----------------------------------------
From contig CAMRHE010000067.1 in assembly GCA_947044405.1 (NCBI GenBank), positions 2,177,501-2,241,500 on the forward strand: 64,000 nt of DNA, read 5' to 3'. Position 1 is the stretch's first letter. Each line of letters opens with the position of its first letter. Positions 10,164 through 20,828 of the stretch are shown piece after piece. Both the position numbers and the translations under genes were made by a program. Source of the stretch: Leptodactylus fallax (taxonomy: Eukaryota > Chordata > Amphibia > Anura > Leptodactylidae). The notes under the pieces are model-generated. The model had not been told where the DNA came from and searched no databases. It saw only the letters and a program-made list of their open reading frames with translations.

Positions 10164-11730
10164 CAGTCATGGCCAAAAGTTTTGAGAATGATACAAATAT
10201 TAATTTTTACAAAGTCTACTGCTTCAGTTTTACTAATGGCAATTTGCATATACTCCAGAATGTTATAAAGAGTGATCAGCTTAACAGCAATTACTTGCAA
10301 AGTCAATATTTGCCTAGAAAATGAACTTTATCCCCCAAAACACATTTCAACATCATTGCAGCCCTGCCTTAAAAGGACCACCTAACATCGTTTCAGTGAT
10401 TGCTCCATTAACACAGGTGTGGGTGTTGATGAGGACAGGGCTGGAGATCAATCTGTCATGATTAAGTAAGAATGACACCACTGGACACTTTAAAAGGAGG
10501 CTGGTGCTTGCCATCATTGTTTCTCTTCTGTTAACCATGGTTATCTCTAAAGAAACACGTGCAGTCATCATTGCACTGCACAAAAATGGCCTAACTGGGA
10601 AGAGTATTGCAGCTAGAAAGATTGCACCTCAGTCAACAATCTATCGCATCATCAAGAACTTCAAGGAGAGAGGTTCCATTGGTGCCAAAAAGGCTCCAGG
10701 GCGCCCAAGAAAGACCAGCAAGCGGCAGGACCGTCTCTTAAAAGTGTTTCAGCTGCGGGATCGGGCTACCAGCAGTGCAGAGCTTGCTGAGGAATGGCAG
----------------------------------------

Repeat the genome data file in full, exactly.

From contig CAMRHE010000067.1 in assembly GCA_947044405.1 (NCBI GenBank), positions 2,177,501-2,241,500 on the forward strand: 64,000 nt of DNA, read 5' to 3'. Position 1 is the stretch's first letter. Each line of letters opens with the position of its first letter. Positions 10,164 through 20,828 of the stretch are shown piece after piece. Both the position numbers and the translations under genes were made by a program. Source of the stretch: Leptodactylus fallax (taxonomy: Eukaryota > Chordata > Amphibia > Anura > Leptodactylidae). The notes under the pieces are model-generated. The model had not been told where the DNA came from and searched no databases. It saw only the letters and a program-made list of their open reading frames with translations.

Positions 10164-11730
10164 CAGTCATGGCCAAAAGTTTTGAGAATGATACAAATAT
10201 TAATTTTTACAAAGTCTACTGCTTCAGTTTTACTAATGGCAATTTGCATATACTCCAGAATGTTATAAAGAGTGATCAGCTTAACAGCAATTACTTGCAA
10301 AGTCAATATTTGCCTAGAAAATGAACTTTATCCCCCAAAACACATTTCAACATCATTGCAGCCCTGCCTTAAAAGGACCACCTAACATCGTTTCAGTGAT
10401 TGCTCCATTAACACAGGTGTGGGTGTTGATGAGGACAGGGCTGGAGATCAATCTGTCATGATTAAGTAAGAATGACACCACTGGACACTTTAAAAGGAGG
10501 CTGGTGCTTGCCATCATTGTTTCTCTTCTGTTAACCATGGTTATCTCTAAAGAAACACGTGCAGTCATCATTGCACTGCACAAAAATGGCCTAACTGGGA
10601 AGAGTATTGCAGCTAGAAAGATTGCACCTCAGTCAACAATCTATCGCATCATCAAGAACTTCAAGGAGAGAGGTTCCATTGGTGCCAAAAAGGCTCCAGG
10701 GCGCCCAAGAAAGACCAGCAAGCGGCAGGACCGTCTCTTAAAAGTGTTTCAGCTGCGGGATCGGGCTACCAGCAGTGCAGAGCTTGCTGAGGAATGGCAG